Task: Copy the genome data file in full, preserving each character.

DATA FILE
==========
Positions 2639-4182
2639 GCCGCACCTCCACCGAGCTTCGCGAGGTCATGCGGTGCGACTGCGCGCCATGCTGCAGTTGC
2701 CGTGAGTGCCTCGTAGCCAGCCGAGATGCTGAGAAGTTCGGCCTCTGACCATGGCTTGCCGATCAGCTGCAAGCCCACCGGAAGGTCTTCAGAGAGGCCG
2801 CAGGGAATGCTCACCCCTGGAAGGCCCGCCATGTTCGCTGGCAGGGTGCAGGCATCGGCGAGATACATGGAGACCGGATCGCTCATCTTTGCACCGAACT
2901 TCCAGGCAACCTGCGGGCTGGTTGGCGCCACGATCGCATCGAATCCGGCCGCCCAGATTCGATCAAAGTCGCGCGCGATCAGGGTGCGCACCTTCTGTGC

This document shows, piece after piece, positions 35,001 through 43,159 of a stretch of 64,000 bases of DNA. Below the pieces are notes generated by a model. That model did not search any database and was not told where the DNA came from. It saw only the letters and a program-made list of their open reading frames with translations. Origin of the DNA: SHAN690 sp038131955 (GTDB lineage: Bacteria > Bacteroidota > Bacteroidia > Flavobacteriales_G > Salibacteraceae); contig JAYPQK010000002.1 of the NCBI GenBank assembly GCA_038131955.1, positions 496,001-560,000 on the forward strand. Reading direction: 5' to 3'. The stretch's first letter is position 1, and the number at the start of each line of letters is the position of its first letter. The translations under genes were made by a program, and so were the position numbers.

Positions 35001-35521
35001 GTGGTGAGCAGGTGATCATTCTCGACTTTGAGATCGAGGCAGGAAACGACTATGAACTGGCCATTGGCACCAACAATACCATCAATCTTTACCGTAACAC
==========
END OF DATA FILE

Positions 2639-4182
2639 GCCGCACCTCCACCGAGCTTCGCGAGGTCATGCGGTGCGACTGCGCGCCATGCTGCAGTTGC
2701 CGTGAGTGCCTCGTAGCCAGCCGAGATGCTGAGAAGTTCGGCCTCTGACCATGGCTTGCCGATCAGCTGCAAGCCCACCGGAAGGTCTTCAGAGAGGCCG
2801 CAGGGAATGCTCACCCCTGGAAGGCCCGCCATGTTCGCTGGCAGGGTGCAGGCATCGGCGAGATACATGGAGACCGGATCGCTCATCTTTGCACCGAACT
2901 TCCAGGCAACCTGCGGGCTGGTTGGCGCCACGATCGCATCGAATCCGGCCGCCCAGATTCGATCAAAGTCGCGCGCGATCAGGGTGCGCACCTTCTGTGC

This document shows, piece after piece, positions 35,001 through 43,159 of a stretch of 64,000 bases of DNA. Below the pieces are notes generated by a model. That model did not search any database and was not told where the DNA came from. It saw only the letters and a program-made list of their open reading frames with translations. Origin of the DNA: SHAN690 sp038131955 (GTDB lineage: Bacteria > Bacteroidota > Bacteroidia > Flavobacteriales_G > Salibacteraceae); contig JAYPQK010000002.1 of the NCBI GenBank assembly GCA_038131955.1, positions 496,001-560,000 on the forward strand. Reading direction: 5' to 3'. The stretch's first letter is position 1, and the number at the start of each line of letters is the position of its first letter. The translations under genes were made by a program, and so were the position numbers.

Positions 35001-35521
35001 GTGGTGAGCAGGTGATCATTCTCGACTTTGAGATCGAGGCAGGAAACGACTATGAACTGGCCATTGGCACCAACAATACCATCAATCTTTACCGTAACAC